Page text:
The antioxidant effect of bergamot was initially observed by analyzing the potential activity of the non-volatile fraction of the bergamot essential oil (BEO-NVF) in an experimental model of neointima hyperplasia. Mollace et al. identified the highly significant effect of the antioxidant component of BEO-NVF on LOX-1 expression and ROS generation in a model of rat carotid artery injury [111]. The results have shown that balloon injury is associated with smooth muscle cell proliferation and neo-intima formation causing re-stenosis. These cells also reveal an increase in LOX-1 expression and generation of ROS. Interestingly, pre-treatment of rats with BEO-NVF decreases neo-intima formation, LOX-1 expression and ROS generation as well as the degree of stenosis [111]. The natural antioxidant and LOX-1 modulating properties of BEO-NVF appear to be promising for use in MetS to decrease endothelial dysfunction, smooth muscle cell proliferation and inflammation, all of which bridge the gap between MetS and ASCVD. Furthermore, BPF has shown robust antioxidant properties in a CAF diet-induced rat model of MetS ameliorating the plasmatic oxidative balance. In particular, data have shown an increase in the expression level of the antioxidant enzyme glutatione S-tranferasi P1 (GSTP1) and the inhibition of the pro-apoptotic markers caspase 8 and 9 [112]. Important evidence on the anti-inflammatory activity of BPF were collected in CAF diet-induced NASH rats. [113]. The study demonstrated the ability of BPF supplementation to decrease hepatic inflammation by reducing IL-6 and increasing anti-inflammatory IL-10 mRNA expression levels. These results correlate with fewer Kupffer cells, leukocytes infiltrating perivascular hepatic tissue and lower inflammatory foci score in CAF fed rats treated with BPF [113]. The reliable antioxidant and anti-inflammatory properties of bergamot polyphenols have also been studied in association with cynaropicrin, a sesquiterpene lactone of a guaianolide type isolated from artichoke (Cynara cardunculus) [114]. The phytocomplex, called Bergacyn, has been previously titrated in polyphenols derived from bergamot and artichoke. The percentage of titrated polyphenol coming from Citrus bergamia was > 19.5% while the one derived from Cynara cardunculus was >10%. Moreover, some compounds of Bergacyn have been titrated showing the percentage of neoeriocitrin (>4.5%), naringin (>5.5%), neohesperidin (>5.5%), melitidin (>1) and brutieridin (>2%). Musolino V. et al. well demonstrated the synergistic effect of Bergacyn on vascular inflammation and oxidative stress in a randomized, double blind, placebo controlled clinical study of patients with T2DM and NAFLD [114]. After 16 weeks of treatment with Bergacyn (300 mg/daily/p.o.), a significant improvement of NAFLD biomarkers (alanine aminotransferase-ALT, aspartate aminotransferase-AST, gamma-glutamyl transferase-γ-GT and alkaline phosphatase-ALP) as well as liver fibrosis biomarkers (hyaluronic acid-HA, type III precollagen-PC III and type IV collagen-IV-C) was shown in patients with T2DM [114]. These effects are associated with a substantial modulation of oxidative stress and inflammatory biomarkers. Indeed, an increase in glutathione peroxidase (GPx) and superoxide dismutase (SOD) levels and a reduction of MDA and TNF-α levels was shown [71]. Moreover, at the end of the experimental period, an improvement in endothelial dysfunction was observed, contributing to better NO-mediated reactive vasodilation [114] (Table 2, Figure 2).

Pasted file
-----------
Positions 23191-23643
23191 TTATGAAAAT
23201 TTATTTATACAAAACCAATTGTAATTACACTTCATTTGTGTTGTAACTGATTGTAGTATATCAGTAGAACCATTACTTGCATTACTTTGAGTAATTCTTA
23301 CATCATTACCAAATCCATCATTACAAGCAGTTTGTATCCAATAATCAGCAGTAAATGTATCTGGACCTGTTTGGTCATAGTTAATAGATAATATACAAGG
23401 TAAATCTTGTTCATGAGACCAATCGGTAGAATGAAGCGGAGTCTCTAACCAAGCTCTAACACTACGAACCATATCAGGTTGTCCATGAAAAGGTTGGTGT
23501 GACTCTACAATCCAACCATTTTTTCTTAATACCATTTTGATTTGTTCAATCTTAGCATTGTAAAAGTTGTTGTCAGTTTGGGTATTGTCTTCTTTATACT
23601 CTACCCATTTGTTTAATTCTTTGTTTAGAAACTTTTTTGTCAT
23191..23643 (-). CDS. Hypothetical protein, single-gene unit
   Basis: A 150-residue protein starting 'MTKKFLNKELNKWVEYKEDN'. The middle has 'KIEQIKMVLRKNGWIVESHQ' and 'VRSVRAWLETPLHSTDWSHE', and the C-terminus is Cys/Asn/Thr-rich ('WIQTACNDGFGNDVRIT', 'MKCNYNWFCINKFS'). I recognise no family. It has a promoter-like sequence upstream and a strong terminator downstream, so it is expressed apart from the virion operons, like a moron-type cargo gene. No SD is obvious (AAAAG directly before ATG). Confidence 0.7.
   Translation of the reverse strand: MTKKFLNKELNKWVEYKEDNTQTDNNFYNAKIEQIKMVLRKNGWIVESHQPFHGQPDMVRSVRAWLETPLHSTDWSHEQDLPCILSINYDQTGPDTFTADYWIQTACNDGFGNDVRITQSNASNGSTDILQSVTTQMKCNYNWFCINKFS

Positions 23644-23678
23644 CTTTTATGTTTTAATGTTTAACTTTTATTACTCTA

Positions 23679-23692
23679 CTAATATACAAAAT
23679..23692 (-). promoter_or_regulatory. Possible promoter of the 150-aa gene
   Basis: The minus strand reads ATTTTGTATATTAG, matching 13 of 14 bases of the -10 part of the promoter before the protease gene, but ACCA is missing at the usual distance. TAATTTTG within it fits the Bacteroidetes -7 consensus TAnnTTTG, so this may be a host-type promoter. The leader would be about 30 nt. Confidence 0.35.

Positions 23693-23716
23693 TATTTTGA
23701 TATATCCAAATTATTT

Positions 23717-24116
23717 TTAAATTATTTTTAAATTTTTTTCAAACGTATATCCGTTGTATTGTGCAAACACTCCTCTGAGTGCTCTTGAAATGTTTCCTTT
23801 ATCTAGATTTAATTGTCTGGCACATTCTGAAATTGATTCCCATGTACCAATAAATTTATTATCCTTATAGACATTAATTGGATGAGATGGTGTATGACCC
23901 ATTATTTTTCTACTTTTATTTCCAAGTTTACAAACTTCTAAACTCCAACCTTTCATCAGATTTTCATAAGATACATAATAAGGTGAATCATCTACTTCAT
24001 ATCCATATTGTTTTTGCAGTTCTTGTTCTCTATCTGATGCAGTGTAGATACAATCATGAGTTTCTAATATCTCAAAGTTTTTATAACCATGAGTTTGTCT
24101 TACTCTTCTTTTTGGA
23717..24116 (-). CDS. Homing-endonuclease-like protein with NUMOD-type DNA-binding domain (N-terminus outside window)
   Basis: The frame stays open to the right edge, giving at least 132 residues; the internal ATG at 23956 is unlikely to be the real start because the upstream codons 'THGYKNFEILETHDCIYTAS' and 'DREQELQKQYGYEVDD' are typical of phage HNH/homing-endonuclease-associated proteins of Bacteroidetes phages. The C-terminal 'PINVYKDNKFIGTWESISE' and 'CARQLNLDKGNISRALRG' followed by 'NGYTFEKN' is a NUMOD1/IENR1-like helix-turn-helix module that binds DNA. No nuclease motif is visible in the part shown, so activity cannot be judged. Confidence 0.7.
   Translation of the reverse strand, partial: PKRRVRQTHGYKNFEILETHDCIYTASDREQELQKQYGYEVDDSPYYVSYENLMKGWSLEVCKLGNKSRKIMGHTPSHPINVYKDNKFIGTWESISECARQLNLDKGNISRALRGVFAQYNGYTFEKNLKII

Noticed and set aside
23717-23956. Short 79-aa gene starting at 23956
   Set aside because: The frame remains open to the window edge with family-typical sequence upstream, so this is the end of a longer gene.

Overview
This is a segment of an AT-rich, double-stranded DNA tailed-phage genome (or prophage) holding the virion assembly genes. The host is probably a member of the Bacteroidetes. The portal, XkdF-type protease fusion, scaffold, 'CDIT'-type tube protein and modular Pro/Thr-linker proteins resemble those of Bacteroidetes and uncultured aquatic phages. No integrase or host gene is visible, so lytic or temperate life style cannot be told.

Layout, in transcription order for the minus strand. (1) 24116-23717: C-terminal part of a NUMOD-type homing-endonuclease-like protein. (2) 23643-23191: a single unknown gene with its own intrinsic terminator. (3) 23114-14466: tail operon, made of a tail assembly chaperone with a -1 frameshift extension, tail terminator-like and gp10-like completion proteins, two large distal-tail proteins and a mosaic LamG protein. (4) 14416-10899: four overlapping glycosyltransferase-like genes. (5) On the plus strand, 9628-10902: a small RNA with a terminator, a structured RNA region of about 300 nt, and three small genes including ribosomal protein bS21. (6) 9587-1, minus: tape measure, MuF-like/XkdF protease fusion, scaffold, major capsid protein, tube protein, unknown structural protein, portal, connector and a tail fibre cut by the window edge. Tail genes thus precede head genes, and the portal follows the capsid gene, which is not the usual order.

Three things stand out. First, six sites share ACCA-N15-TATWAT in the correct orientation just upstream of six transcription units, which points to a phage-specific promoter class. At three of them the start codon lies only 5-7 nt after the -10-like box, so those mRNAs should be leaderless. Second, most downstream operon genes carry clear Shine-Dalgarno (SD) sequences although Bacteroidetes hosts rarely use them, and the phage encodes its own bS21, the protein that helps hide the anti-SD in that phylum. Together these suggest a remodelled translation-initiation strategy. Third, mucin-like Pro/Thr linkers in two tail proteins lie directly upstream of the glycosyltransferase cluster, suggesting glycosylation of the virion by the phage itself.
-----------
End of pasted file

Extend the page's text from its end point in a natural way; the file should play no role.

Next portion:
4.4. Bioavailability and Pharmacokinetics of BPF